The entire time, I knew—I just knew—that I was not going to find it. Horror blossomed slowly into despair until, instead of hiking, I curled up on the floor in tears, feeling sick and sucker-punched, gasping for breath, as lost as my necklace.
The necklace is unassuming in appearance: a green malachite stone in a silver wire setting along with a simple silver bead—the kind you put on a charm bracelet—on a white-gold chain. Slightly tarnished. Unimpressive to the unknowing.
That bead is a container that houses a tiny amount of my son Ben’s ashes.
Remembrance jewelry is something they offer you when you lose a loved one. The funeral director kindly hands you a catalog of items to give you a tangible thing to help hold onto your loved one. They come in varieties as diverse as the people they commemorate: hollow containers, resin made from remains, fingerprints cast in metal, fashioned into objects such as keychains, necklaces, or bracelets.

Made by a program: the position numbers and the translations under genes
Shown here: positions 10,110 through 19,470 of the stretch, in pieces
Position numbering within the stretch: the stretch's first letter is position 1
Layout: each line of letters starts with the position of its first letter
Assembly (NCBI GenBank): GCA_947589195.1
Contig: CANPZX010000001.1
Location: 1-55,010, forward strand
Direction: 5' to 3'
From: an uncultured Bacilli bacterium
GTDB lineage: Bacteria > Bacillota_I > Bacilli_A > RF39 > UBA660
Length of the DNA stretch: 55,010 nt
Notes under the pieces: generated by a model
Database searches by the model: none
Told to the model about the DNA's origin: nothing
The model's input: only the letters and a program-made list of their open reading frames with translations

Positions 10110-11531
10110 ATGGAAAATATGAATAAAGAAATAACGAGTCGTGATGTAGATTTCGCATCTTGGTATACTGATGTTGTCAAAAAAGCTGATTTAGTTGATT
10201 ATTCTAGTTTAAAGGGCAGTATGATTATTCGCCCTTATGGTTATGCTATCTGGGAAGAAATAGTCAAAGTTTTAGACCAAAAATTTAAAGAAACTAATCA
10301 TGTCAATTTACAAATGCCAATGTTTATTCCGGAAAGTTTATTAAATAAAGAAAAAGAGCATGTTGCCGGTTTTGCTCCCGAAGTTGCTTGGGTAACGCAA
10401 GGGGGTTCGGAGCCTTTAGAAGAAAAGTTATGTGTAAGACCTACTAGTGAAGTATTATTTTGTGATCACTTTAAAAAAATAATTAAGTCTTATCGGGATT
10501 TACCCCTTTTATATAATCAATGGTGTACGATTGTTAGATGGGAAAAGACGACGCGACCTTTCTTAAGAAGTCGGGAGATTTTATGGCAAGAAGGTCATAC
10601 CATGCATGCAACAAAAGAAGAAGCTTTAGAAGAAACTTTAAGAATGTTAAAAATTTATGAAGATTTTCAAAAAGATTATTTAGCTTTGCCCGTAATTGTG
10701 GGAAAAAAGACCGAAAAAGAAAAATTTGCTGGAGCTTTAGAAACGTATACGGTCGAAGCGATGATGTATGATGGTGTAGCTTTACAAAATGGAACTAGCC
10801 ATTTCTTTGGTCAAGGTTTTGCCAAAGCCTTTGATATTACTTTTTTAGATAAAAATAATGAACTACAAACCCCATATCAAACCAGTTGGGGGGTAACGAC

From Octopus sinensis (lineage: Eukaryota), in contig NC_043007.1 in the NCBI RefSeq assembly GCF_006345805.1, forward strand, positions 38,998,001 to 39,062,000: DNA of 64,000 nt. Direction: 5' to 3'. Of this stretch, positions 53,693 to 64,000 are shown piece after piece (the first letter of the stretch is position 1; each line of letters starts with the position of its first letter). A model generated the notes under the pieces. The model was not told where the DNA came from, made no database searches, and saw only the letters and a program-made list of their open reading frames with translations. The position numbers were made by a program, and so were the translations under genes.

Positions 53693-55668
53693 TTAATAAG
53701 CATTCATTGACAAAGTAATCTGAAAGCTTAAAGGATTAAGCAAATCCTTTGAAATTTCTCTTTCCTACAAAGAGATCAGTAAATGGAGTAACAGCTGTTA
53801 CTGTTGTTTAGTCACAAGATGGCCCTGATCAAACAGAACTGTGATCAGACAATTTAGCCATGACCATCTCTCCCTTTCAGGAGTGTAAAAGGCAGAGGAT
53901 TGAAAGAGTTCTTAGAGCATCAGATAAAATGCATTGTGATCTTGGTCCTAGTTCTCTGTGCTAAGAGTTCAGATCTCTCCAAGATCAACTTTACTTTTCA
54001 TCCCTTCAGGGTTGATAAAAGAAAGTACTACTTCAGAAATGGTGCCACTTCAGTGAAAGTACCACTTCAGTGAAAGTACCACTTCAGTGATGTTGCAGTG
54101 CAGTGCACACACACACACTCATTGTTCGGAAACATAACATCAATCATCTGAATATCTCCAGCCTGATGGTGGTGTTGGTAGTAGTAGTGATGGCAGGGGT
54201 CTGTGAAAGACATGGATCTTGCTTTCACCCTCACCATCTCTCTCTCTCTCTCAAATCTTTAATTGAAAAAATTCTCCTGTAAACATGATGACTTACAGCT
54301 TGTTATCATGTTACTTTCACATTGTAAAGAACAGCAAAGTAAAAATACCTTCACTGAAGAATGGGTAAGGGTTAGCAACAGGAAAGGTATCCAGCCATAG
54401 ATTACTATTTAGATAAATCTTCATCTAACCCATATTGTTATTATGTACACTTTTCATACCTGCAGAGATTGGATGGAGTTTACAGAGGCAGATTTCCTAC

I chose a thin, white-gold cylinder on a chain for myself. I got the bead for a family member, intending it for a bracelet. When she changed her mind about remembrance jewelry, I kept it. I put it on a chain, adding the pendant because it was green—the color of Ben’s eyes and his birthstone—and the design evoked Ben’s energy.
The cylinder has a delicate elegance, and I wear it regularly. But the necklace I wear the most—almost every day—is the one with the bead. It’s objectively not nearly as pretty as the cylinder, but it feels rugged and weighty on my neck; solid enough to wear everywhere, every day.
The necklace became part of my story of loss, essential to my ritual of remembrance, performed faithfully on every adventure I’ve taken since losing my son to suicide nearly three years ago. When an experience fills me with awe and appreciation for the world and makes me want to tell Ben about it, I set up a picture. I take out his worn, faded green hat with a suicide ribbon pinned to it, take off my necklace, take a picture, and toss a tiny sprinkle of ashes. ‘Hey Ben, you would have loved this.’